Researchers from Finland have found that cobalt-containing lithium battery electrodes can be reused using a special process.
Compared to traditional recycling, which typically extracts metals from crushed batteries by melting or dissolving them, the new process, which re-saturates the electrodes with lithium, saves valuable raw materials and probably energy as well.
The problem with rechargeable batteries
The proliferation of electric cars, smartphones and wearable devices is leading to an estimated 25 percent increase globally in the manufacture of rechargeable batteries each year.
Many raw materials used in batteries, such as cobalt, will soon be in short supply. The European Commission is preparing a new battery decree, which would require the recycling of 95 percent of the cobalt in batteries. However, existing battery recycling methods are far from perfect.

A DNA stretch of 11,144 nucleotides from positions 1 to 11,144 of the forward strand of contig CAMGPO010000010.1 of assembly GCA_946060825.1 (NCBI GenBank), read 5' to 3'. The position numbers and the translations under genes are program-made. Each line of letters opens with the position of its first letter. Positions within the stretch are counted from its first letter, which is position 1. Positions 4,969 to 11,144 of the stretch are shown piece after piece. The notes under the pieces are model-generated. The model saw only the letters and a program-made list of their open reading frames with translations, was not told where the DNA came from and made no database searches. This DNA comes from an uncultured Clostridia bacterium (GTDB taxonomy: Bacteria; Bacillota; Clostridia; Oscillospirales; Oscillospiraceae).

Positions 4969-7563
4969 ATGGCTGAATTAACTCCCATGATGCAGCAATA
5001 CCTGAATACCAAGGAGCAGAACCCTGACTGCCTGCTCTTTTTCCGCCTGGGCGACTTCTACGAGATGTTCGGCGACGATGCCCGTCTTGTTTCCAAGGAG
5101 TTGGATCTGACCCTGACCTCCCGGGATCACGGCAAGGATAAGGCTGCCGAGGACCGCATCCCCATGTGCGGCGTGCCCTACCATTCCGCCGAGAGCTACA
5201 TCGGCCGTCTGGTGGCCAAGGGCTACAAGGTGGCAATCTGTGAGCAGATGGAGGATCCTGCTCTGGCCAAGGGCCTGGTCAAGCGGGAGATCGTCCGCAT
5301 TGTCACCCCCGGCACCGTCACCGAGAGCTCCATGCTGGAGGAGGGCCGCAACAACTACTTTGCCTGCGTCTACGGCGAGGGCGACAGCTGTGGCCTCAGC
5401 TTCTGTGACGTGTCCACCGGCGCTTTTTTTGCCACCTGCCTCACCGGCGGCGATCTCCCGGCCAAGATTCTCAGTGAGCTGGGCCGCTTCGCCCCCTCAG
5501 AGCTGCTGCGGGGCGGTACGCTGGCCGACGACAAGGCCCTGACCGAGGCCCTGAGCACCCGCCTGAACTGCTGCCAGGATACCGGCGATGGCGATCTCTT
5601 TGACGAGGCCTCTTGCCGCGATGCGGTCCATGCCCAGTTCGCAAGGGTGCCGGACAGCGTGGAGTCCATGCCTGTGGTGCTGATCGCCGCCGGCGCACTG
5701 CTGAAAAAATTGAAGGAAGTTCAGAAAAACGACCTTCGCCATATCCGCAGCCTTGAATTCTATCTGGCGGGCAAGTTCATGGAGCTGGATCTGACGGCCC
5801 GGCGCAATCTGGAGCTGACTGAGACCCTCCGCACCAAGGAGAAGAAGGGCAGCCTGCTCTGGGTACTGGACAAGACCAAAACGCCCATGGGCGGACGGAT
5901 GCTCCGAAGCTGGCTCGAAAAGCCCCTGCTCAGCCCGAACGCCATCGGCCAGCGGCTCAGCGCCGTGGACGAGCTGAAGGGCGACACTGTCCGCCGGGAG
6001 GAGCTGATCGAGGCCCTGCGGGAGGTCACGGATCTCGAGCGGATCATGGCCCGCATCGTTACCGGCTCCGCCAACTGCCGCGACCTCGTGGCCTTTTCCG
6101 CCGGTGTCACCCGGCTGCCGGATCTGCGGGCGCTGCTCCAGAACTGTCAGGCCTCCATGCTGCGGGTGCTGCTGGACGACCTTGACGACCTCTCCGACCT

Almost like new
Rechargeable lithium-ion batteries have two electrodes between which electrically charged particles move. Lithium cobalt oxide is used in one electrode and, in most batteries, the other is made of carbon and copper.
In traditional battery recycling methods, some of the raw materials in batteries are lost and the lithium cobalt oxide is converted to other cobalt compounds, which require a lengthy process of chemical refinement to convert them back into electrode material.
The new method by scientists at Aalto University avoids this laborious process: by replenishing the spent lithium in the electrode through an electrolysis process, commonly used in industry, the cobalt compound can be directly reused.
The results, published in ChemSusChem journal, show that the performance of electrodes freshly saturated with lithium is almost as good as that of those made with new material.
Aalto University professor Tanja Kallio believes that with further development, the method would also work on an industrial scale.
‘By reusing battery structures, we can avoid much of the work that is common in recycling and at the same time save energy. We believe that the method could help companies that are developing industrial recycling, ”says Kallio.
Next, the researchers aim to see if the same method could also be used with nickel batteries in electric cars.
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